As the newest crop of expectant parents in New York attends birthing classes and decides on paint colors for nurseries, they are also facing a decision that their peers never did: whether and when to take their paid, universal parental leave.
New York’s new policy — which went into effect the first of the year — is advertised as the nation’s most generous. Most noteworthy is the fact that its benefits apply equally to mothers and fathers.
The benefit begins with eight weeks of leave paid at a rate of up to 50% of an employee’s salary. When fully phased in, those numbers will rise to 12 weeks at 67%.
Which presents an opportunity, and a test: As women continue their march toward equal standing in the workforce, is equal standing in the home the next logical step in America’s gender revolution?
Hopefully, but not necessarily. The answer depends on whether fathers will actually take the state up on its generous offer.
Torn between the desire to spend time with their children and uncertainties over how they will be viewed at work and what their role will be at home, they may not. When I gleefully shared the news about paid parental leave with my Manhattan-based brother, who is expecting his first child, his reaction was not one of joy but of uncertainty. He was intrigued, but hesitant.
How would his colleagues view him if he actually left to care for a child? Would he be penalized in his annual review? Is it fair to burden his colleagues by stepping away? And is eight weeks of leave really necessary?
Even though the new New York law gives explicit approval that taking time away from the workplace is indeed a valid, valued proposition, men are clearly still fighting against ingrained gender prejudices that may take generations to totally disappear.
Nobody understands those troublesome prejudices better than women. We’re still struggling to make cracks in glass ceilings. Now, men are knocking on the front door. It’s up to all of us to welcome them in.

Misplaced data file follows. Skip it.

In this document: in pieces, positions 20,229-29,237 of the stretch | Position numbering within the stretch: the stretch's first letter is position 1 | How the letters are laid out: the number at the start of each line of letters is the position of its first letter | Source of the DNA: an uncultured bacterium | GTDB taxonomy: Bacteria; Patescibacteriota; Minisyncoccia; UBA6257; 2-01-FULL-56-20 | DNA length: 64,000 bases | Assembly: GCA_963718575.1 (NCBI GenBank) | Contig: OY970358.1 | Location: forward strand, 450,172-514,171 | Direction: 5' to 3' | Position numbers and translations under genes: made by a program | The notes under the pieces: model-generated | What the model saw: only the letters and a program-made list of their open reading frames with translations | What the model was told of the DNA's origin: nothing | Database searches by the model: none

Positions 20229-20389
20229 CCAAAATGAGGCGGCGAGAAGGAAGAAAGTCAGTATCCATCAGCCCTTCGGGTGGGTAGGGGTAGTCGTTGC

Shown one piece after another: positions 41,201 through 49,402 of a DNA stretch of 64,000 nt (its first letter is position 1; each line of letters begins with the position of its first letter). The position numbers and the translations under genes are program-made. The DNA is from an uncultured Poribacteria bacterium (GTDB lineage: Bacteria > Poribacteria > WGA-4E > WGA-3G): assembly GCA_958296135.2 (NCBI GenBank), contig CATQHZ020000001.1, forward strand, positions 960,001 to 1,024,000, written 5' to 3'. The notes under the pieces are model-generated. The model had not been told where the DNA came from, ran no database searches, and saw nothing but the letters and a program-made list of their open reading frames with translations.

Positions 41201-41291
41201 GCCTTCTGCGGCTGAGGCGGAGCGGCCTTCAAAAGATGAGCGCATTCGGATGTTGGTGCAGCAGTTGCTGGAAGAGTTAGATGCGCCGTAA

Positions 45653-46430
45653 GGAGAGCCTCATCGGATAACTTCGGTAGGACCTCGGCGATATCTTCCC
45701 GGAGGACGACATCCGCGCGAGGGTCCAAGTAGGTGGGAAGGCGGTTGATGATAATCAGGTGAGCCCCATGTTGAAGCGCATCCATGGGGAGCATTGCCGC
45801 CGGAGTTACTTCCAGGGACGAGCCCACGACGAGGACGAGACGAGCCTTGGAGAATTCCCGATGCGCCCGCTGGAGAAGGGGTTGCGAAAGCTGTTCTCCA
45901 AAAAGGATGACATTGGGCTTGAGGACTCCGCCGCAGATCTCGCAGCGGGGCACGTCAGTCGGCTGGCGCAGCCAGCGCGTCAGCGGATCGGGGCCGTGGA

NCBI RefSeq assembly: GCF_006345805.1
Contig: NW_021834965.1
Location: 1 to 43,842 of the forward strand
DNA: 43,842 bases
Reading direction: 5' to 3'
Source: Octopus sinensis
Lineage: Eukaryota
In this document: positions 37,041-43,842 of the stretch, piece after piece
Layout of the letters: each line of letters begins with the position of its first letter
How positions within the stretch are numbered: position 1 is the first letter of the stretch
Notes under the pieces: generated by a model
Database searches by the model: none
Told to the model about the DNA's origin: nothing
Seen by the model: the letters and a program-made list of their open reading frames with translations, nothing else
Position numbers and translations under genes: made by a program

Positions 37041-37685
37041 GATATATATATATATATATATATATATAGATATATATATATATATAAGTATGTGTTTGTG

Just as women deserve to experience the highs and lows of the workforce — from the thrill of landing a new client to the despair of disappointing a respected boss — men deserve to experience some of the emotional peaks and valleys that come from being at home.
They deserve to know the joy of holding a newborn for hours while they sleep in your arms, with nowhere more important to be and nothing more important to do. They deserve a shot at that first smile, that first word, or those first steps.
They also deserve to know the utter loneliness of staying home alone with a tiny human being that screams for more time than you thought physically possible.
But if they’re afraid of the consequences, they won't get it.
A Deloitte survey last year found that 57% of men felt that taking any parental leave would be perceived as a lack of commitment to the job.
In that case, who is supposed to take care of the baby? The mother, apparently. It’s a question that too many men have heard when announcing their plan to step away from work, whether it’s for a two-month paternity leave or to take their child to a two-hour doctor appointment: “What about your wife?”
The more men are expected and tacitly required to lean in, the more women will lean out to make up the difference. Less flexibility leaves everyone with fewer options, making it less likely that they will come to find the ideal balance, whatever that may mean for them.
Part of the reason I advocate for equal opportunity in the home is that I’ve personally seen the limitations of the old model. So has my husband.
With no paid maternity leave available to either of us when my son was born in 2014, we followed the path that was most familiar to us: man at work, woman at home. My husband took unpaid “paternity leave” for exactly one day. I am still on unpaid “maternity leave” more than three years later.
While my staying home did shield him from the difficulties of slow days filled with lots of crying, it also cheated him out of precious time with his beautiful boy.
That’s time that he can never get back.
New York fathers have now been handed an amazing opportunity to take the lead in establishing that men have a legitimate desire to embrace their paternal instincts. It is up to all of us to encourage and enable them to do so.
Our kids are watching.
Levy is a former diplomat. After her son was born, she became a freelance writer focusing on parenting and education.
-reprinted from New York Daily News